Efficient construction of the reals.

 2006-10-20 04:48:38 +0000 mathematics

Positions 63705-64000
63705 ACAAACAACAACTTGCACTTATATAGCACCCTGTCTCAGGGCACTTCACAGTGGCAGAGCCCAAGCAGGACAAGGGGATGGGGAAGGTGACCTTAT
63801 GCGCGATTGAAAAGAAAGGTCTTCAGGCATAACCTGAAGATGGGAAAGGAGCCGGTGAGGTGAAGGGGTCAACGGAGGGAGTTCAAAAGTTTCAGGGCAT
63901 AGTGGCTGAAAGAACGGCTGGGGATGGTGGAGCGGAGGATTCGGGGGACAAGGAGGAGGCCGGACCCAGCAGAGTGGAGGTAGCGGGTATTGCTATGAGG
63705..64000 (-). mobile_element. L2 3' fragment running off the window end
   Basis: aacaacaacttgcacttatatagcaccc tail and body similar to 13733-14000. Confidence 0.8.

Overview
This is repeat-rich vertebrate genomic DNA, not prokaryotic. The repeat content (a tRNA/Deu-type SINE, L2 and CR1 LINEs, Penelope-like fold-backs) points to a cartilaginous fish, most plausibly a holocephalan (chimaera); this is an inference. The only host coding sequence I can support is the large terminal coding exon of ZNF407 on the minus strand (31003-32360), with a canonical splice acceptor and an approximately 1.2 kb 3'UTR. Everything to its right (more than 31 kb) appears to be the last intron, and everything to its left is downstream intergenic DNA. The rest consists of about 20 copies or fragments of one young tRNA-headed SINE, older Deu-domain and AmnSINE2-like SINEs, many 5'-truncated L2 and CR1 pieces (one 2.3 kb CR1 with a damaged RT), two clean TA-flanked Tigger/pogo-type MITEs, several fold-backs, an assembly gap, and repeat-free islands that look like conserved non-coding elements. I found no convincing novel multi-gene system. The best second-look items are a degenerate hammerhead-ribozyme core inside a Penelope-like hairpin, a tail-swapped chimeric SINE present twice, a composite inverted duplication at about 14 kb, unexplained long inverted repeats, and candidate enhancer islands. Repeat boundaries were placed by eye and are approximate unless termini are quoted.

Today in Geometry/Topology seminar, quasihomomorphisms $\mathbb{Z} \to \mathbb{Z}$ were discussed, i.e., the set of maps $f : \mathbb{Z} \to \mathbb{Z}$ such that $| f(a+b) - f(a) - f(b) |$ is uniformly bounded, modulo the relation of being a bounded distance apart. These come up when defining rotation and translation numbers, for instance. Anyway, Uri Bader mentioned that these quasihomomorphisms form a field, isomorphic to $\R$, under pointwise addition and composition. I hadn't realized that this is a general construction. Given a finitely generated group (with fixed generating set, so we have the word metric $d$ on the group), I can define a quasihomomorphism $f : G \to G$ by demanding $d(f(ab),f(a)f(b))$ be uniformly bounded, and where two quasihomomorphisms $f, g$ are equivalent if $d(f(a),g(a))$ is uniformly bounded. Let's call the resulting object $\hat{G}$ for now. What can be said about $\hat{G}$? For instance, what is $\hat{F_2}$?